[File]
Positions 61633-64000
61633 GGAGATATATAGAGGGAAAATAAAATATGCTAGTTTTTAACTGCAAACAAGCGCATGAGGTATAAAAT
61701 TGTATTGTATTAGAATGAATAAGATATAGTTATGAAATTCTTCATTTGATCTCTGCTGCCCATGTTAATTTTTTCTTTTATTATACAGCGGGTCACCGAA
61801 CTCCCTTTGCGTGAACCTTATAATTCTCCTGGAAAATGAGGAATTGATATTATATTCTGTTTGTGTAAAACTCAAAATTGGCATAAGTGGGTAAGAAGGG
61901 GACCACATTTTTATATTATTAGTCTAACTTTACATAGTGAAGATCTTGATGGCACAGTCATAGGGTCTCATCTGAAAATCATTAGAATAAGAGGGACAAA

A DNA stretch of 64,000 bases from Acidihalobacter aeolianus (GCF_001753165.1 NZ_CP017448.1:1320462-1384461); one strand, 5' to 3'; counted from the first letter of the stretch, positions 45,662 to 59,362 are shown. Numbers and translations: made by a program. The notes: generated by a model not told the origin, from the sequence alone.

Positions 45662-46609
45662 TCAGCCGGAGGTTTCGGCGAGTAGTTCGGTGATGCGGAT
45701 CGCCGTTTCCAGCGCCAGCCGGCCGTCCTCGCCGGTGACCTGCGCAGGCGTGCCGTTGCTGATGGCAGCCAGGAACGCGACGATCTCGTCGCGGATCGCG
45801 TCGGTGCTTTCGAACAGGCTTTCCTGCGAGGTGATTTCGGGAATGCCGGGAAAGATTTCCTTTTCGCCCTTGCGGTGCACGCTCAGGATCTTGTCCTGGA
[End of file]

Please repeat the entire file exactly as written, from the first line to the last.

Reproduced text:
Positions 61633-64000
61633 GGAGATATATAGAGGGAAAATAAAATATGCTAGTTTTTAACTGCAAACAAGCGCATGAGGTATAAAAT
61701 TGTATTGTATTAGAATGAATAAGATATAGTTATGAAATTCTTCATTTGATCTCTGCTGCCCATGTTAATTTTTTCTTTTATTATACAGCGGGTCACCGAA
61801 CTCCCTTTGCGTGAACCTTATAATTCTCCTGGAAAATGAGGAATTGATATTATATTCTGTTTGTGTAAAACTCAAAATTGGCATAAGTGGGTAAGAAGGG
61901 GACCACATTTTTATATTATTAGTCTAACTTTACATAGTGAAGATCTTGATGGCACAGTCATAGGGTCTCATCTGAAAATCATTAGAATAAGAGGGACAAA

A DNA stretch of 64,000 bases from Acidihalobacter aeolianus (GCF_001753165.1 NZ_CP017448.1:1320462-1384461); one strand, 5' to 3'; counted from the first letter of the stretch, positions 45,662 to 59,362 are shown. Numbers and translations: made by a program. The notes: generated by a model not told the origin, from the sequence alone.

Positions 45662-46609
45662 TCAGCCGGAGGTTTCGGCGAGTAGTTCGGTGATGCGGAT
45701 CGCCGTTTCCAGCGCCAGCCGGCCGTCCTCGCCGGTGACCTGCGCAGGCGTGCCGTTGCTGATGGCAGCCAGGAACGCGACGATCTCGTCGCGGATCGCG
45801 TCGGTGCTTTCGAACAGGCTTTCCTGCGAGGTGATTTCGGGAATGCCGGGAAAGATTTCCTTTTCGCCCTTGCGGTGCACGCTCAGGATCTTGTCCTGGA